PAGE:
David Cameron has responded to photographs of a dead Syrian child washed up on a Turkish beach by telling The Independent that Britain is doing enough to help refugees.
A string of politicians and charities have urged the Prime Minister to do more to improve the desperate plight of those fleeing war-torn countries, following The Independent’s publication of the powerful images of three-year-old Aylan Kurdi.
Thousands have signed a petition calling on the Government to ensure the UK works with other European Union countries to set and welcome a quota of refugees.
The pictures were sent to Downing Street, whose response suggests the Prime Minister is content the UK should not do any more to improve the ongoing crisis.
“These photos are clearly shocking. This is why we continue to be at the forefront of the international response to the humanitarian crisis in Syria – including as the second biggest bilateral donor of humanitarian aid, having already pledged £900m.
“In addition to this financial support, we have granted protection to almost 5,000 Syrians since the crisis began and continue to tackle the organised trafficking gangs seeking to profit from this human misery.”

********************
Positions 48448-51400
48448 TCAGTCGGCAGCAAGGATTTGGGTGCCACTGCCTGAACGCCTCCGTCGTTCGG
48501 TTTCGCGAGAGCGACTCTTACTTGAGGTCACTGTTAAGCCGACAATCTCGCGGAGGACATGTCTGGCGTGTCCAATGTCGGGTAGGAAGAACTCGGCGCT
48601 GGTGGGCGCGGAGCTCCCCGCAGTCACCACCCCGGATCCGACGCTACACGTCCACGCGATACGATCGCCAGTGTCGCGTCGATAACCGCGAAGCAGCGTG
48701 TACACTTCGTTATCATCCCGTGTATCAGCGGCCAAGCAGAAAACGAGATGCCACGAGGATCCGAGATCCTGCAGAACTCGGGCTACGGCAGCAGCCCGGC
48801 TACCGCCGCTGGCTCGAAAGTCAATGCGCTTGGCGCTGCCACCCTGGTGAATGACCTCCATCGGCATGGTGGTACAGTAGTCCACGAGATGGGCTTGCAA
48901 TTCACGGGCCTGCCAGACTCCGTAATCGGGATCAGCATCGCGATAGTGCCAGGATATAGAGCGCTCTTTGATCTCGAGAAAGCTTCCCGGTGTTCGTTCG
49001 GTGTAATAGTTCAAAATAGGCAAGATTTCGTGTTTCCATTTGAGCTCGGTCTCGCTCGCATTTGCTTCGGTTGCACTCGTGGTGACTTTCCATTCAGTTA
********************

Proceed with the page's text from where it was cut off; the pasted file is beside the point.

The Number 10 spokesman refused to say whether Mr Cameron had actually seen the images, insisting they didn’t give a “running commentary” on what the Prime Minister has or has not seen.
While the statement referred to “almost 5,000 Syrians” granted protection since the war began in 2011, figures released this week show just 216 refugees from the country have qualified for the government’s official relocation program.
The Independent took the decision to publish the images in an effort to emphasise the reality of the desperate situation facing many refugees.
More than four million refugees have escaped Syria in the time since the conflict started. Nearly 1.8 million have gone to Turkey, 1 million to Lebanon and more than 600,000 to Jordan.
Chancellor Angela Merkel has now pledged Germany will take in at least 800,000 – a figure she says could eventually increase to 1 million.
At least 15 other European countries took a larger number of asylum seekers per million inhabitants in the first three months of 2015.
Join our commenting forum
Join thought-provoking conversations, follow other Independent readers and see their replies